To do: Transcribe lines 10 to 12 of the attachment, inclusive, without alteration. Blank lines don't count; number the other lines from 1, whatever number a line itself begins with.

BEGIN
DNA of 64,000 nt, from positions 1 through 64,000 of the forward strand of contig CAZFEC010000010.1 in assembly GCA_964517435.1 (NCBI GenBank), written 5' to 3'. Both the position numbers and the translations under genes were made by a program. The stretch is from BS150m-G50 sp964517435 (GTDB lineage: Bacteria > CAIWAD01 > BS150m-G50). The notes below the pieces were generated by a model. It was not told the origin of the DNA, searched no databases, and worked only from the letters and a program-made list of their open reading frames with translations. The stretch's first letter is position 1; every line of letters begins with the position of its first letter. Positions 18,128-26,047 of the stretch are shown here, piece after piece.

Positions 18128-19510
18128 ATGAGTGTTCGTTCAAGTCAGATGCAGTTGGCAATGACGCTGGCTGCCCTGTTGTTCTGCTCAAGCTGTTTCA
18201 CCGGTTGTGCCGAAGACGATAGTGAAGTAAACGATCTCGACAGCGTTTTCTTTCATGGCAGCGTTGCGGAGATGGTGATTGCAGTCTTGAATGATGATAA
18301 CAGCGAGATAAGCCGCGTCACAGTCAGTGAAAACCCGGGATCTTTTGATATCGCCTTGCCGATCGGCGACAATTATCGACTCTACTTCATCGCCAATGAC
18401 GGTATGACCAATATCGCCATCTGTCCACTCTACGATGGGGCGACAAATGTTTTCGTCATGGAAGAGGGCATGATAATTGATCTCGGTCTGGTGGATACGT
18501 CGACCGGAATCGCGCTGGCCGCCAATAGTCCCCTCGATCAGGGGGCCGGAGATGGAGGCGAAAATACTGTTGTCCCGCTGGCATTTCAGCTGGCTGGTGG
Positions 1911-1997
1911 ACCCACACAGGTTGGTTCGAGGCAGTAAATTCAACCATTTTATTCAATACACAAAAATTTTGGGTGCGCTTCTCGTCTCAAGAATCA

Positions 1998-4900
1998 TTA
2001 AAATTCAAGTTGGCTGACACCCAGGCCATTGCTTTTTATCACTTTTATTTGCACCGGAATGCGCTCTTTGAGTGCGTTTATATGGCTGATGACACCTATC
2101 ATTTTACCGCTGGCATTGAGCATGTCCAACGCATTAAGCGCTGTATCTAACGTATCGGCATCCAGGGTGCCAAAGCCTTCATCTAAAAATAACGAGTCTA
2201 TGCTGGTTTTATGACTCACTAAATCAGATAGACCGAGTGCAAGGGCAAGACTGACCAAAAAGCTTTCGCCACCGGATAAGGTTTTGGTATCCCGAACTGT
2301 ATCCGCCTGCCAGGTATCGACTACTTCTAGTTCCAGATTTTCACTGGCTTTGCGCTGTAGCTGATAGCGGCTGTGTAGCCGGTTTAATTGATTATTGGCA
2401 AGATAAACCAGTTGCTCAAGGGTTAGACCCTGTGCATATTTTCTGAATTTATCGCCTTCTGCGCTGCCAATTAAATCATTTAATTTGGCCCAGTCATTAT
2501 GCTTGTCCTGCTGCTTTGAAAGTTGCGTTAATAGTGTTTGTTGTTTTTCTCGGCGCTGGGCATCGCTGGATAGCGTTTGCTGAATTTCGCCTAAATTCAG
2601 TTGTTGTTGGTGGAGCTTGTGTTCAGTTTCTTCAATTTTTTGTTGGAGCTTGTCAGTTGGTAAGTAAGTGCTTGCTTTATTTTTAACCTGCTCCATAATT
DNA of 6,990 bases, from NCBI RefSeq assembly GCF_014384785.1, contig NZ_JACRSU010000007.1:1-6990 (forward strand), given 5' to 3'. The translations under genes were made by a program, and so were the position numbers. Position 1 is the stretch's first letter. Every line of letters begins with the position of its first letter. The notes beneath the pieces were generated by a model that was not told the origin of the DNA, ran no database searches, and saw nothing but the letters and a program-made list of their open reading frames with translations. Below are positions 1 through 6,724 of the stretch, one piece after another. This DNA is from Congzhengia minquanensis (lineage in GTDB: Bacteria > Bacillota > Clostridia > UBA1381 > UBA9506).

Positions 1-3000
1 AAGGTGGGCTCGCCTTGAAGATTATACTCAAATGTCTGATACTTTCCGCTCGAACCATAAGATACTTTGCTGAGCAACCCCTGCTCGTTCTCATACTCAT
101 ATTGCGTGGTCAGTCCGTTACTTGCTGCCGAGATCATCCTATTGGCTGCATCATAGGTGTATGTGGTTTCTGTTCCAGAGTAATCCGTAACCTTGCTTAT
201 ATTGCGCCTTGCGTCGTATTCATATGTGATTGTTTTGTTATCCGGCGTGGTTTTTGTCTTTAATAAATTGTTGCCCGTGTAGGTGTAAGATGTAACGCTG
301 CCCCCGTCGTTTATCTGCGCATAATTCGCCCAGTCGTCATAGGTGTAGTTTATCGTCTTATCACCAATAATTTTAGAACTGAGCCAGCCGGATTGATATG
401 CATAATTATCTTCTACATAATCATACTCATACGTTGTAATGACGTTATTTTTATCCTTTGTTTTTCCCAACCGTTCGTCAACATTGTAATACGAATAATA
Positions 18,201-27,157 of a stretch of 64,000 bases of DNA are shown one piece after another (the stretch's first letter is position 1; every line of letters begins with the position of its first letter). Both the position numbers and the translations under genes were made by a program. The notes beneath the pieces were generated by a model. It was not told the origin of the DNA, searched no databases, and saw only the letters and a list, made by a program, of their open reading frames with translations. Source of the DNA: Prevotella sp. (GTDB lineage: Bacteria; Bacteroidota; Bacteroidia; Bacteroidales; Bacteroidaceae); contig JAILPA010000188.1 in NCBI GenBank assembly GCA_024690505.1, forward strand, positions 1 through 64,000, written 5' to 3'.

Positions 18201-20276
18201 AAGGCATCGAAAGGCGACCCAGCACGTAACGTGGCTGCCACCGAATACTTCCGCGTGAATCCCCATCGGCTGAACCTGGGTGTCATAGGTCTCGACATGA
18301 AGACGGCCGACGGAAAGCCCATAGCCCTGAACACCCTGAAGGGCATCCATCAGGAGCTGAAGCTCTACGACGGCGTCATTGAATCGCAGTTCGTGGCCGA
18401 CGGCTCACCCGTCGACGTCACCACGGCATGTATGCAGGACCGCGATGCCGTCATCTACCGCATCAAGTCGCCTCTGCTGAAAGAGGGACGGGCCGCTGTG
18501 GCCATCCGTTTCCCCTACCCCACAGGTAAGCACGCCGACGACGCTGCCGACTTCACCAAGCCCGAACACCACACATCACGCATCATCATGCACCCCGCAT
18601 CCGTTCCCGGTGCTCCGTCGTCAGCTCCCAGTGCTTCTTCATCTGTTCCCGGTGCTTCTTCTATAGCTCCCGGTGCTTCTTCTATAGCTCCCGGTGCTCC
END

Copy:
Positions 1998-4900
1998 TTA
2001 AAATTCAAGTTGGCTGACACCCAGGCCATTGCTTTTTATCACTTTTATTTGCACCGGAATGCGCTCTTTGAGTGCGTTTATATGGCTGATGACACCTATC